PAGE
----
South Africa

South Africa

SACP: Hands off the workers, Numsa, they’re ours!

SACP: Hands off the workers, Numsa, they’re ours!

For all the bluster and bickering this year, the South African Communist Party (SACP) and National Union of Metalworkers South Africa (Numsa) have resisted tearing at each others' throats. That was before the union seriously started considering forming a workers' party. If it does, Numsa will vie directly with the Communist Party to see who can be more Marxist. The gloves are off and the SACP looks threatened and threatening. By GREG NICOLSON.

Yes, the SACP and Numsa have been at odds in 2013. It was inevitable since Jacob Zuma was re-elected ANC president and the forces of radical change purged from the party’s agenda. Like distant lovers, they have bounced letters back and forth on their disagreement over the National Development Plan (NDP). Numsa supports none of it; SACP some. Numsa has also accused the SACP of trying to split Cosatu and persecute Secretary General Zwelinzima Vavi – who has been suspended for having sex with an employee at work – to benefit the forces of minority capital.

The Communist Party has stepped it up a notch. Numsa, the largest union in the country and the biggest Cosatu affiliate, is considering withdrawing support from the ANC in the 2014 elections and establishing a workers’ party to eventually contest elections. The union goes to a special conference this month to decide what to do next. It’s the ultimate betrayal to the alliance, which so far has been able to claim the working class. In Bold and the Beautiful terms, it’s like Ridge leaving Taylor for Brooke, again.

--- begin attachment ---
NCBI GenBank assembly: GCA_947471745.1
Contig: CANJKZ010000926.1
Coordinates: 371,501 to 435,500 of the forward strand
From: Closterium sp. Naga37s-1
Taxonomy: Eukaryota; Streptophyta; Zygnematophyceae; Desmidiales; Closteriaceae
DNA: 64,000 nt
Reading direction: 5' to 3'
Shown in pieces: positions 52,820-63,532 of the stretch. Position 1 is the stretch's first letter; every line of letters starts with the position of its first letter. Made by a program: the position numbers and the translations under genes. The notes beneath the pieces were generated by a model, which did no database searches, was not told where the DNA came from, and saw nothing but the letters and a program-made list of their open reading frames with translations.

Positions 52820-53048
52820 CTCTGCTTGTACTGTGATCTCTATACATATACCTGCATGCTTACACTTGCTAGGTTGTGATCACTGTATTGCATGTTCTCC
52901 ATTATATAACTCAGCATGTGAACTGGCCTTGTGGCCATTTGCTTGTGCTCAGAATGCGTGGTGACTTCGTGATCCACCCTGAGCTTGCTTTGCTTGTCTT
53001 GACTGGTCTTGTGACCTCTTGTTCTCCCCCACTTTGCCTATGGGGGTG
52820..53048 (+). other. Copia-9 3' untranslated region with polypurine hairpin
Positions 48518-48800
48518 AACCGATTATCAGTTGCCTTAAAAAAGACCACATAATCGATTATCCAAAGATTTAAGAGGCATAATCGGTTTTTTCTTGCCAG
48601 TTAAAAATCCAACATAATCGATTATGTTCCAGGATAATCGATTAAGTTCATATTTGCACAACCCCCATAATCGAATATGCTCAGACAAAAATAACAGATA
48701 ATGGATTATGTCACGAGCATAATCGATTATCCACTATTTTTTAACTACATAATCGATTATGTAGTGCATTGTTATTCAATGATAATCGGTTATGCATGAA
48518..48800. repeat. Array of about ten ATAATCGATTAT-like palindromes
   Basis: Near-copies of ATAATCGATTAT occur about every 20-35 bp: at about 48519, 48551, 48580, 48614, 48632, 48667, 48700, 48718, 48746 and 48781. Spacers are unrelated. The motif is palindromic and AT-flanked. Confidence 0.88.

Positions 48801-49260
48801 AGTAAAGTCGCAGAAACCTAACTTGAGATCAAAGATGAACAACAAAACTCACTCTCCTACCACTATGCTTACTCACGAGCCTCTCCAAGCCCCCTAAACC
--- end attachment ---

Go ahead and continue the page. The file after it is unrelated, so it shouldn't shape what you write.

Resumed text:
At a meeting of its central committee this weekend, the SACP decided to take the gloves off and get into a good old political brawl (make allegations of financial impropriety). “We have patiently endeavoured to engage with the Numsa general secretary and his clique in a constructive if robust ideological debate. However sceptical we might have been, we decided to take him at his word that he was seeking to advance an anti-capitalist, left-wing perspective and line of action. We have even opened up the columns of our own publications for him to vent against us. [Numsa General Secretary] Irvin Jim has consistently abused all of these sincere endeavours. It is now glaringly obvious that he and his clique have another agenda. It is not an agenda of building working class unity. It is not agenda of respecting left-wing diversity. It is an agenda informed by unbridled personal ambition and personal wealth accumulation,” read SACP General Secretary Blade Nzimande.

He continued: “Numsa is convening a special congress later this month, ostensibly to obtain a democratic mandate from its membership on the future of the union’s participation in the ANC-led alliance and the role of Numsa in next year’s elections. But despite all the rhetoric about worker democracy, the leadership clique has already predetermined its strategy. Last week on Thursday the clique convened a secret, off-the-record meeting with selected journalists to tell them that NUMSA would launch an independent workers party in 2015.”